We shall first resolve petitioner Garcia's linchpin contention that the full deregulation decreed by R.A. No. 8180 to start at the end of March 1997 is unconstitutional. For prescinding from this premise, petitioner suggests that "we simply go back to the transition period under R.A. No. 8180. Under the transition period, price control will be revived through the automatic pricing mechanism based on Singapore Posted Prices. The Energy Regulatory Board xxx would play a limited and ministerial role of computing the monthly price ceiling of each and every petroleum fuel product, using the automatic pricing formula. While the OPSF would return, this coverage would be limited to monthly price increases in excess of P0.50 per liter."

We are not impressed by petitioner Garcia's submission. Petitioner has no basis in condemning as unconstitutional per se the date fixed by Congress for the beginning of the full deregulation of the downstream oil industry. Our Decision merely faulted the Executive for factoring the depletion of OPSF in advancing the date of full deregulation to February 1997. Nonetheless, the error of the Executive is now a non-issue for the full deregulation set by Congress itself at the end of March 1997 has already come to pass. March 1997 is not an arbitrary date. By that date, the transition period has ended and it was expected that the people would have adjusted to the role of market forces in shaping the prices of petroleum and its products. The choice of March 1997 as the date of full deregulation is a judgement of Congress and its judgment call cannot be impugned by this Court.

We come to the submission that the provisions on 4% tariff differential, minimum inventory and predatory pricing are separable from the body of R.A. No. 8180, and hence, should alone be declared as unconstitutional. In taking this position, the movants rely heavily on the separability provision of R.A. No. 8180. We cannot affirm the movants for to determine whether or not a particular provision is separable, the courts should consider the intent of the legislature. It is true that most of the time, such intent is expressed in a separability clause stating that the invalidity or unconstitutionality of any provision or section of the law will not affect the validity or constitutionality of the remainder. Nonetheless, the separability clause only creates a presumption that the act is severable. It is merely an aid in statutory construction. It is not inexorable command.[18] A separability clause does not clothe the valid parts with immunity from the invalidating effect the law gives to the inseparable blending of the bad with the good. The separability clause cannot also be applied if it will produce an absurd result.[19] In sum, if the separation of the statute will defeat the intent of the legislature, separation will not take place despite the inclusion of a separability clause in the law.[20]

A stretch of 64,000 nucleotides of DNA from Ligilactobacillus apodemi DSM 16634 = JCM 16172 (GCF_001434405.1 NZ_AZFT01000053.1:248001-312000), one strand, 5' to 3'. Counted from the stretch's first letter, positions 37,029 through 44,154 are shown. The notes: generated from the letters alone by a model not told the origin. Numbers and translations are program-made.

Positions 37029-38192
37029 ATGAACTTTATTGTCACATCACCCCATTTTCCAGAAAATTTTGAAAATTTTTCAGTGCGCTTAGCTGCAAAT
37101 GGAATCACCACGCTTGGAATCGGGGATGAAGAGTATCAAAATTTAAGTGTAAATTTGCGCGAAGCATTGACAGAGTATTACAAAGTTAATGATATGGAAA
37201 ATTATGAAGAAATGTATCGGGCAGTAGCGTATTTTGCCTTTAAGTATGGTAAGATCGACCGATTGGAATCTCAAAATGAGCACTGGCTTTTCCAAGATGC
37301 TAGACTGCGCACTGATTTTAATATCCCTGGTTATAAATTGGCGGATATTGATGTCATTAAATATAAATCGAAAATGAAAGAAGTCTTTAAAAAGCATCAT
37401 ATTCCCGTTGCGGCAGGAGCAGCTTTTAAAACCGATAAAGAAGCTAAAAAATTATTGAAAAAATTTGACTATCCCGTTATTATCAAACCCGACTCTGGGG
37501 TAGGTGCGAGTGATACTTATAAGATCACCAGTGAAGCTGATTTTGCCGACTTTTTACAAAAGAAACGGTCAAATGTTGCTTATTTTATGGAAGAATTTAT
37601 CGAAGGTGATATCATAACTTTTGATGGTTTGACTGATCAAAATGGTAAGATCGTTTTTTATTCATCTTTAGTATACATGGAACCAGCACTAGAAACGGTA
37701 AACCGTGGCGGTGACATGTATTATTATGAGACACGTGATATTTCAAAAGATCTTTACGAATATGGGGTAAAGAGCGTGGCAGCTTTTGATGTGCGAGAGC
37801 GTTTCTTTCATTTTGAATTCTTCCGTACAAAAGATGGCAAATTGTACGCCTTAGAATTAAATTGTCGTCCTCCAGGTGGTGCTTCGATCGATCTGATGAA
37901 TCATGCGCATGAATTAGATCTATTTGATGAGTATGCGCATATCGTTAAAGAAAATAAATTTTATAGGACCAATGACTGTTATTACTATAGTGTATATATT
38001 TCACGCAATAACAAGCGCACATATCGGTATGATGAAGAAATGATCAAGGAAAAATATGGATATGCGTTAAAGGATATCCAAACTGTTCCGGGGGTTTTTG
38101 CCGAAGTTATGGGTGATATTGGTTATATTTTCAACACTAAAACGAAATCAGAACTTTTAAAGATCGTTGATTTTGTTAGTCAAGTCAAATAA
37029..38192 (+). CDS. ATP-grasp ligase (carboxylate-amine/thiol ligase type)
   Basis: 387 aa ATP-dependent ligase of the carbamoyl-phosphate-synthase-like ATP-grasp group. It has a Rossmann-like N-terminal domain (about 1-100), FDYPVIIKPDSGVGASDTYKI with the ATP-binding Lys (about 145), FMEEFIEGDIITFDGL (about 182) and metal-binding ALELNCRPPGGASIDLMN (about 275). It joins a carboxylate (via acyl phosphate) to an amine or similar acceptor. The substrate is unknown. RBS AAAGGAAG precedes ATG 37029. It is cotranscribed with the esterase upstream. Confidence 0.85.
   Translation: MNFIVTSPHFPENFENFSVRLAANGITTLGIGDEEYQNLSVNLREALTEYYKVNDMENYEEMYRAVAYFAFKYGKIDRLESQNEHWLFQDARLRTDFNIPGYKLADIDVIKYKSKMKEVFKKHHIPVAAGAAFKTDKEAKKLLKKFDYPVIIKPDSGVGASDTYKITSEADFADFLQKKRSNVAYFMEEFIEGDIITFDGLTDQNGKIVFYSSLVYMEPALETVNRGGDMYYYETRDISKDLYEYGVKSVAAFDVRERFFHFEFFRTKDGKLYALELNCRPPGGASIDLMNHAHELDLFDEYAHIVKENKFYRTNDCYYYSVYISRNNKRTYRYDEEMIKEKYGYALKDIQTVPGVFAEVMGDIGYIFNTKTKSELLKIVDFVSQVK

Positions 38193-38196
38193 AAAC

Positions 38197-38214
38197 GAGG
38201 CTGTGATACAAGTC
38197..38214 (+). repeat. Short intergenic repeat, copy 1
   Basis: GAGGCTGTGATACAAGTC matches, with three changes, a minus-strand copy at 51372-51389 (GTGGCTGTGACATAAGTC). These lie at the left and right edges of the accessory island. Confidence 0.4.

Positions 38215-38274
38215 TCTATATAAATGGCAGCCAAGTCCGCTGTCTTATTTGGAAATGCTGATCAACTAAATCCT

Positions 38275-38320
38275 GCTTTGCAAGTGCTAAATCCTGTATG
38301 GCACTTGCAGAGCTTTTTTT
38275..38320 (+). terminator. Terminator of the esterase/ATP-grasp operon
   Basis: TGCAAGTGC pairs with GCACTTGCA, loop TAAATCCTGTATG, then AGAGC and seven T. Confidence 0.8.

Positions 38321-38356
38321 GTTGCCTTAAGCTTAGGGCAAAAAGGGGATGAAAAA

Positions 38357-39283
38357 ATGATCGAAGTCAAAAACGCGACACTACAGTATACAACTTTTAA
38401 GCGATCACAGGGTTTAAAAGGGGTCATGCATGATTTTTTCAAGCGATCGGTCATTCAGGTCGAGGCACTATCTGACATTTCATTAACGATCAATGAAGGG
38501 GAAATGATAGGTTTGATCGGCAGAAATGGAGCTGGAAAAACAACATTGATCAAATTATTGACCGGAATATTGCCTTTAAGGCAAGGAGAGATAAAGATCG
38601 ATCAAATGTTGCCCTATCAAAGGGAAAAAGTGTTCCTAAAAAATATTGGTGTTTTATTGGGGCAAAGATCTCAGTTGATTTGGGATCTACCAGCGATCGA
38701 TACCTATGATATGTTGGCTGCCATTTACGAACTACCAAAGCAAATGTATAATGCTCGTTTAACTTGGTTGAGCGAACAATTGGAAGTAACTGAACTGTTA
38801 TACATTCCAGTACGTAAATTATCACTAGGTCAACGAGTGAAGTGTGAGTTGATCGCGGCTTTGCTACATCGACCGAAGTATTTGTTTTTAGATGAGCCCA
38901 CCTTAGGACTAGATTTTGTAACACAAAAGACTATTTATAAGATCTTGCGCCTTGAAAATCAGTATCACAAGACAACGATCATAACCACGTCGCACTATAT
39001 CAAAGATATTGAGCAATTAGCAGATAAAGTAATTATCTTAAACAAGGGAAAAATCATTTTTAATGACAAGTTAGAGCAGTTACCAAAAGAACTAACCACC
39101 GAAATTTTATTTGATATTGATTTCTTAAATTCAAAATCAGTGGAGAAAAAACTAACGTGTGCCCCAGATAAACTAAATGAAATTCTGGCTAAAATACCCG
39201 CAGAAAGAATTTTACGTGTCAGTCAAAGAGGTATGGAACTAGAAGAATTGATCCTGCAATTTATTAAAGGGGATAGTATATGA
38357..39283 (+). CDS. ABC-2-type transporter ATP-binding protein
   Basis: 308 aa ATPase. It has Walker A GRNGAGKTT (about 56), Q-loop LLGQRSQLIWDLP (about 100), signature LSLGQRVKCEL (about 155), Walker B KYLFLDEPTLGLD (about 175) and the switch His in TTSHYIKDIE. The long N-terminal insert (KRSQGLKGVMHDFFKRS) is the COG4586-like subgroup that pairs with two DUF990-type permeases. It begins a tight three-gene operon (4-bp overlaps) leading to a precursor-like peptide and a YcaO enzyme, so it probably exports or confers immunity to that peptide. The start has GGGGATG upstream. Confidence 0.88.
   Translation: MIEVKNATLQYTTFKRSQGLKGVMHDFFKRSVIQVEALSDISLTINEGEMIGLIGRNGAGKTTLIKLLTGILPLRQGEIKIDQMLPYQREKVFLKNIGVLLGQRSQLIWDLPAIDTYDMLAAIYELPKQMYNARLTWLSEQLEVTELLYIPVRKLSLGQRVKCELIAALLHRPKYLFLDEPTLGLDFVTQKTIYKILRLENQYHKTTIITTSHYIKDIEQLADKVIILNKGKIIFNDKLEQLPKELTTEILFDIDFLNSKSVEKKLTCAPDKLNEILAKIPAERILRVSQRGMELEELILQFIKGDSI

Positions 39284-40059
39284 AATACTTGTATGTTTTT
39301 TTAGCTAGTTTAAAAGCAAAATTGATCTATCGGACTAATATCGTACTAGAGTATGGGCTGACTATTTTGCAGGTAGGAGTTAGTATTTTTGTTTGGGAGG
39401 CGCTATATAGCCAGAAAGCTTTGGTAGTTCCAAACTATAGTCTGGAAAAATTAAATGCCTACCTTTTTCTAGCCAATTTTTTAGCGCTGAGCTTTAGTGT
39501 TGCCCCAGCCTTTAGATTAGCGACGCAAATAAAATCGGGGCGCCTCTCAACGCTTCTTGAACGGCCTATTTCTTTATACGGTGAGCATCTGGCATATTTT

In the case of Republic Act No. 8180, the unconstitutionality of the provisions on tariff differential, minimum inventory and predatory pricing cannot but result in the unconstitutionality of the entire law despite its separability clause. These provisions cannot be struck down alone for they were the ones intended to carry out the policy of the law embodied in Section 2 thereof which reads:

Sec. 2. Declaration of Policy. — It shall be the policy of the State to deregulate the downstream oil industry to foster a truly competitive market which can better achieve the social policy objectives of fair prices and adequate, continuous supply of environmentally-clean and high-quality petroleum products.

They actually set the stage for the regime of deregulation where government will no longer intervene in fixing the price of oil and the operations of oil companies. It is conceded that the success of deregulation lies in a truly competitive market and there can be no competitive market without the easy entry and exit of competitors. No less than President Fidel V. Ramos recognized this matrix when he declared that the need is to "x x x recast our laws on trust, monopolies, oligopolies, cartels and combinations injurious to public welfare — to restore competition where it has disappeared and to preserve it where it still exists. In a word, we need to perpetuate competition as a system to regulate the economy and achieve global product quality."[21]